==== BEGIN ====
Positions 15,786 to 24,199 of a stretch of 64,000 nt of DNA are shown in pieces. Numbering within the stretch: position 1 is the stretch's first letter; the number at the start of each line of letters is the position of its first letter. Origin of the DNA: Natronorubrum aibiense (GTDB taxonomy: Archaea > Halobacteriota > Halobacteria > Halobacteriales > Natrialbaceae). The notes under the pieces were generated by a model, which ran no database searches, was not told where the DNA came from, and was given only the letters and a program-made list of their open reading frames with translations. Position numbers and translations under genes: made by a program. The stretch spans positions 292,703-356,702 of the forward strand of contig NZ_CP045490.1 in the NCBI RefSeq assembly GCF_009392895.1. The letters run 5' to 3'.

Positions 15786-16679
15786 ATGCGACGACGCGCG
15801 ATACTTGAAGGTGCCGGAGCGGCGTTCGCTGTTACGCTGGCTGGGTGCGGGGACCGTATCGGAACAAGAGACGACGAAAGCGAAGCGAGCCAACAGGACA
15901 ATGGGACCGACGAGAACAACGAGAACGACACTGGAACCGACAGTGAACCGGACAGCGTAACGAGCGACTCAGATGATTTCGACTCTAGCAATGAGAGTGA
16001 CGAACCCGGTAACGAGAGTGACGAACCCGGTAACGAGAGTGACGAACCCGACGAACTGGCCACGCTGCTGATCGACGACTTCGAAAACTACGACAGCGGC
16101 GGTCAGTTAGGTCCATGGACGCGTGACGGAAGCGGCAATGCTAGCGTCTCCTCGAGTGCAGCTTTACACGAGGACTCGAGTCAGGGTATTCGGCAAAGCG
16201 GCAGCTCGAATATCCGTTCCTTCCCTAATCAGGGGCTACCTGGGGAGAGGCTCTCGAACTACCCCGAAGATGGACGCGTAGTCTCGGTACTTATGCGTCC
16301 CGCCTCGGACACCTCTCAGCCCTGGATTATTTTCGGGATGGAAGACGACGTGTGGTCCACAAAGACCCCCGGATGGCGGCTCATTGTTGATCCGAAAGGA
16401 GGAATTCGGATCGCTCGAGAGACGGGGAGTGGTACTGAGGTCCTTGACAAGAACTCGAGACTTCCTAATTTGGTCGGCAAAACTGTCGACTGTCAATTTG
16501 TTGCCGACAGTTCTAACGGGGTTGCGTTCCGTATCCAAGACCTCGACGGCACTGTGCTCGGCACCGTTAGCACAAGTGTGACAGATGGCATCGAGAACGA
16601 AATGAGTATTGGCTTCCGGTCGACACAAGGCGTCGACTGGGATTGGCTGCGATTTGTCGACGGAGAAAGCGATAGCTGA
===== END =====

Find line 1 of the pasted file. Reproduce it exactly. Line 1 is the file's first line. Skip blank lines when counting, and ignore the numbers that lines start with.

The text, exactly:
Positions 15,786 to 24,199 of a stretch of 64,000 nt of DNA are shown in pieces. Numbering within the stretch: position 1 is the stretch's first letter; the number at the start of each line of letters is the position of its first letter. Origin of the DNA: Natronorubrum aibiense (GTDB taxonomy: Archaea > Halobacteriota > Halobacteria > Halobacteriales > Natrialbaceae). The notes under the pieces were generated by a model, which ran no database searches, was not told where the DNA came from, and was given only the letters and a program-made list of their open reading frames with translations. Position numbers and translations under genes: made by a program. The stretch spans positions 292,703-356,702 of the forward strand of contig NZ_CP045490.1 in the NCBI RefSeq assembly GCF_009392895.1. The letters run 5' to 3'.